The United States Department of Agriculture (“USDA”) has created several incentive programs for landowners and beginning farmers to help move land ownership and farming operations from today’s farmer to tomorrow’s.
Beginning Farmer or Rancher Land Contract Guarantee
The USDA Beginning Farmer or Rancher Land Contract Guarantee Program encourages shifting land to beginning farmers through installment land contracts. This program is administered by the Farm Service Agency (“FSA”) and offers two types of guarantees. First, the “prompt payment guarantee” assures payment will be covered up to the amount of three amortized annual installments or three annual installments plus the cost of any related real estate taxes and insurance. Second, the “standard guarantee plan” covers an amount equal to 90 percent of the outstanding principal of the loan. This program provides incentive for the government to take a more active roll in ensuring the beginning farmer’s ability to make payments. The program requires an acceptable credit history, as well as a down payment of at least five percent of the purchase price.
Transition Incentives Program
The USDA’s Transition Incentives Program (“TIP”) provides two years of additional payments to retired farmers with land exiting the Conservation Reserve Program (“CRP”), if they sell or rent the land to a beginning farmer. This program is available to landowners who sell land to a beginning farmer or enter into a lease of at least five years. While there is no maximum lease term under this program, it should be noted that this can conflict with state law limits on lease terms. The beginning farmer must (1) have been a farmer or rancher for less than 10 years; (2) obtain a conservation plan and implement the plan; and (3) not be a family member of the landowner. There are also a number of requirements placed on the landowner in order to qualify for the program.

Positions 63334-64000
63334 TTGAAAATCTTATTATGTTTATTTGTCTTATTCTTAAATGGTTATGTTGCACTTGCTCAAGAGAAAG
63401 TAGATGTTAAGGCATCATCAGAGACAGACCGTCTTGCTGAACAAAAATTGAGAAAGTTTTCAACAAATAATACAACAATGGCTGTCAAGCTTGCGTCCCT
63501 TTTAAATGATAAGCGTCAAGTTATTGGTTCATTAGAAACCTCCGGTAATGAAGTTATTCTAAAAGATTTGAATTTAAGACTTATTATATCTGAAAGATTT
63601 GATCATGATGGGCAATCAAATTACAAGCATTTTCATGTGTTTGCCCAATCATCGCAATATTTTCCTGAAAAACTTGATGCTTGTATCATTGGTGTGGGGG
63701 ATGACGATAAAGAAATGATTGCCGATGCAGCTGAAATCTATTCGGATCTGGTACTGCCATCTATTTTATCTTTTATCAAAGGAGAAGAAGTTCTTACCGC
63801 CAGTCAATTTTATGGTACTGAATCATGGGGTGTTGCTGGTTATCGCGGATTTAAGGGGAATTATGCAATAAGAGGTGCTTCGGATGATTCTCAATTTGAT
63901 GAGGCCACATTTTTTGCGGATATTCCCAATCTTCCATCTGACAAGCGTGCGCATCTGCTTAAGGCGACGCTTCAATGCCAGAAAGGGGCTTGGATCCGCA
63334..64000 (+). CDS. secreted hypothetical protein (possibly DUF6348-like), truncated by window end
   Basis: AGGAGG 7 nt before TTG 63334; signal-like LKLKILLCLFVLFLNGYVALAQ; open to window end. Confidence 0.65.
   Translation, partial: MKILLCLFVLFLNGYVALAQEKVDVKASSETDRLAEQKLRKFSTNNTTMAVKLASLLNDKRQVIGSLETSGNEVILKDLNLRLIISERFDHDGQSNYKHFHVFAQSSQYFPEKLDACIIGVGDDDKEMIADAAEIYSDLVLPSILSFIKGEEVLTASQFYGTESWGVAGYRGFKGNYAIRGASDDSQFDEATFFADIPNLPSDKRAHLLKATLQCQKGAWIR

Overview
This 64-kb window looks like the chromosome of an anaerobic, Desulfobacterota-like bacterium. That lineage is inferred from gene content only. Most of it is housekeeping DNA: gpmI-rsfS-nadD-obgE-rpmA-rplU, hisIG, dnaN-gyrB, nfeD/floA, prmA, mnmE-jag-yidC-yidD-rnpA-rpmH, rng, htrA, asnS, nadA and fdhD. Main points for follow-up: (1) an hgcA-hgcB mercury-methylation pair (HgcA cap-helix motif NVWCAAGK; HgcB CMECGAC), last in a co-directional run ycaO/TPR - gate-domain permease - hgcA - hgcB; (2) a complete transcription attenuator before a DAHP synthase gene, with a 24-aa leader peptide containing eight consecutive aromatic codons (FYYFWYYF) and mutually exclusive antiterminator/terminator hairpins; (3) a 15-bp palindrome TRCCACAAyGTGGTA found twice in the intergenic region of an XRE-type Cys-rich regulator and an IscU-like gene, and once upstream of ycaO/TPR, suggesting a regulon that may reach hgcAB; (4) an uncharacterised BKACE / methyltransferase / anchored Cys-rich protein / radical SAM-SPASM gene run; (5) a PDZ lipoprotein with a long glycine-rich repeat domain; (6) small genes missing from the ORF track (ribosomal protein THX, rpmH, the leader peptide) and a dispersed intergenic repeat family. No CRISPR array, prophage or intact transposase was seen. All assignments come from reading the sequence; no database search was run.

USDA Loan Programs
USDA also offer loan programs available through the FSA to help beginning farmers purchase land (farm ownership loans) as well as pay operating expenses (operating loans). The USDA offers direct loans up to $300,000 and guaranteed loans up to $1,119,000.
The state and federal programs don’t remove the hurdles beginning farmers and ranchers face when starting their operations. However, the programs may lower those hurdles enough to incentivize current operators and beginning operators to shift agricultural production to the next generation.
Authored by: Katie French
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